Review: On the Edge
- Giordano Gederlini delivers a noir, even desperate thriller, in a nocturnal Brussels, where men no longer want to fight but are forced to
A renowned screenwriter (he notably co-wrote Les Misérables [+see also:
interview: Ladj Ly
film profile] by Ladj Ly, or Mother’s Instinct [+see also:
interview: Olivier Masset-Depasse
film profile] by Olivier Masset-Depasse), Giordano Gederlini comes back to direction with On the Edge [+see also:
interview: Giordano Gederlini
film profile], his second feature, an urban thriller led by Spanish actor Antonio de la Torre, which is screened as a Belgian premiere at the Brussels International Film Festival, in National Competition, after being presented at the Reims Polar Festival.
Leo Castañeda (Antonio de la Torre) is Spanish and lives in Brussels, where he drives the metro. One evening, his eyes meet those of a young man on the platform, a familiar face... Leo recognises his son Hugo, when he tragically disappears on the tracks. He hadn't seen him for over two years, and discovers that he was involved in a bloody robbery.
Leo is going to investigate, to try to understand what brought him there, in the basement of this station, and above all, under the scrutiny of the police. A game of cat and mouse begins, without it ever really being clear who is the cat and who is the mouse, under the looming threat of far more deadly beasts, the men who ordered the robbery. The characters are plunged against their will into a violence that they know they cannot avoid at this stage.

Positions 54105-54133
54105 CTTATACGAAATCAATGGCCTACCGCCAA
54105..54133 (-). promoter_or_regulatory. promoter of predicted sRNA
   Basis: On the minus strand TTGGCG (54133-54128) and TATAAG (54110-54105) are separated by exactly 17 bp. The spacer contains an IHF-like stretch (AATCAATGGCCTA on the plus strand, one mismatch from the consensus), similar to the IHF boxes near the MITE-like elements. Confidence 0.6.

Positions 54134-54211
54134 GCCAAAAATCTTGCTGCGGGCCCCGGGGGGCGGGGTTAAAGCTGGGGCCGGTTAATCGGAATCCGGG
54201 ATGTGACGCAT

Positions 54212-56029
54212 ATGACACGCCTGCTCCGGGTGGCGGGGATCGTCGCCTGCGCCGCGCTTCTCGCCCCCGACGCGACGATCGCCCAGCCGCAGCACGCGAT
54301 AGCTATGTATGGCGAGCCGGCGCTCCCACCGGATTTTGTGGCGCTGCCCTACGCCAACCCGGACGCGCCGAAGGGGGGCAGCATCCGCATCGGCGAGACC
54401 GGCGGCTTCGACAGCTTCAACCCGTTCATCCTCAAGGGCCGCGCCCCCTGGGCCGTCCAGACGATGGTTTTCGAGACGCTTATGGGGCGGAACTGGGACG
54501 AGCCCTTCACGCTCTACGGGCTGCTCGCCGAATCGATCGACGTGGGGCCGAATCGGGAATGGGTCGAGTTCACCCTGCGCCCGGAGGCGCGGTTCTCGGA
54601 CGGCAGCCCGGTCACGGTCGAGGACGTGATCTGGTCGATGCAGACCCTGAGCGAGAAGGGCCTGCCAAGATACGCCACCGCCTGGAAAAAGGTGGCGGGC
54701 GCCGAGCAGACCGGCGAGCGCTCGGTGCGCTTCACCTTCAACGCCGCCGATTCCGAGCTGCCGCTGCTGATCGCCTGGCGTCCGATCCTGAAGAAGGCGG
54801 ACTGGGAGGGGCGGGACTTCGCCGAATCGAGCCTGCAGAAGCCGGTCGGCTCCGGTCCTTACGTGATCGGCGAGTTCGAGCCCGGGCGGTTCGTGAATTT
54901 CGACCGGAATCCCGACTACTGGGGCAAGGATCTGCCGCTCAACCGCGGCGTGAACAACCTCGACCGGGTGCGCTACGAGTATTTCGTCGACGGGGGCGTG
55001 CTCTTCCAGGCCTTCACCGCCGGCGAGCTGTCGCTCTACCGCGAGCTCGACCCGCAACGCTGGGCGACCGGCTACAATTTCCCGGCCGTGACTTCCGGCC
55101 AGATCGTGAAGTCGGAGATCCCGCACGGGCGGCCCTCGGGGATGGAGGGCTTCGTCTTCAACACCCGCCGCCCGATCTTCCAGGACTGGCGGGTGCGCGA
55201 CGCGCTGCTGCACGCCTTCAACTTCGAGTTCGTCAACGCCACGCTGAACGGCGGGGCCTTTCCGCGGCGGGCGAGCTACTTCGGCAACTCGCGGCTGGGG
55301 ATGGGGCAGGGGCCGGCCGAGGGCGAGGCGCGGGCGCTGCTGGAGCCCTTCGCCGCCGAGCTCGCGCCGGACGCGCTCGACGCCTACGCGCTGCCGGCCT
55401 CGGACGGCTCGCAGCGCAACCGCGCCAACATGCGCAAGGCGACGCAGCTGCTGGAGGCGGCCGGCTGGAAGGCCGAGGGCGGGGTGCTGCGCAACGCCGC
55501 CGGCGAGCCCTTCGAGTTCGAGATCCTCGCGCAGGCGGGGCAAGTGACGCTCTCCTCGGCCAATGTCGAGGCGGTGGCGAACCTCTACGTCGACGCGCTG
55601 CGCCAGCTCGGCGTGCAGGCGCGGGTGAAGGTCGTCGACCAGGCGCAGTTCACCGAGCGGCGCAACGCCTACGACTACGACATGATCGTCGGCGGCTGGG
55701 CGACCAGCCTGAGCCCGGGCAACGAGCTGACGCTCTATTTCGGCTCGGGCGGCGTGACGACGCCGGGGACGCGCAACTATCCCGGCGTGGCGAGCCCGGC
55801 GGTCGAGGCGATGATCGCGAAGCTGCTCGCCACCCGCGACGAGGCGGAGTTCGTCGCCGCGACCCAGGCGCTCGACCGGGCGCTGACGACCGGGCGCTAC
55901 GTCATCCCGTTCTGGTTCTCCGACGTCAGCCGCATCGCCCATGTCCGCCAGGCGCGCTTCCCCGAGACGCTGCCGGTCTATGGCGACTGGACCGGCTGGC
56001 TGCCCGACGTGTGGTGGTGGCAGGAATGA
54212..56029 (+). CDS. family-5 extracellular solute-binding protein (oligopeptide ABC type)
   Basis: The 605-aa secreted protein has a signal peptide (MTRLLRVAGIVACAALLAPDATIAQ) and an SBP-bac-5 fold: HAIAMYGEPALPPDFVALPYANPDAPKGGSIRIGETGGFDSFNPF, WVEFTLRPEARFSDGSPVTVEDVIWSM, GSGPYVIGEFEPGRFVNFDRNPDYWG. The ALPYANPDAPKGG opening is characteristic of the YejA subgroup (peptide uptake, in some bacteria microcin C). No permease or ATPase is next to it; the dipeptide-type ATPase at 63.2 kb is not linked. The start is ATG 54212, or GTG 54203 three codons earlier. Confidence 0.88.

On the Edge, it’s the slightly spectral state in which Leo errs, a man without a past, or rather, a man who wants to erase a painful past at all costs. A little haggard, but with his senses still sharp, he tries with the energy of despair to make up for lost time, to redeem himself as a father. Spanish actor Antonio de la Torre lends his density to this worn-out, damaged character, who embarks on the struggle reluctantly, but finds there reflexes never forgotten.
Opposite him is Marine Vacth, a wall of determination, a driving force trying to push the investigation forward, to find the truth, and perhaps more. She has to face her father, the commissioner, played by Olivier Gourmet gruffer than ever, a 50-year-old man not thrilled with the idea of fighting, but driven by necessity.
If it is sometimes necessary to leave at the entrance of the cinema the desire to understand the motivations or reactions of the characters, or the sequences of circumstances, the action is nevertheless carried by an extremely polished photography, signed by Flemish cinematographer Christophe Nuyens, to whom we owe the image of the series Lupin, Black Spot or Versailles, and a soundtrack alternating the interferences and the music signed by Laurent Garnier, the artistic direction contributing to the acceptance of the artifices of fiction.
On the Edge is produced by Frakas Productions (Belgium) and co-produced by Noodles Productions (France) and Fasten Films (Spain). International sales are handled by Le Pacte, who also distributes the film in France on 29 June. O’Brother Distribution will release the film in Belgium on 13 July.
(Translated from French)
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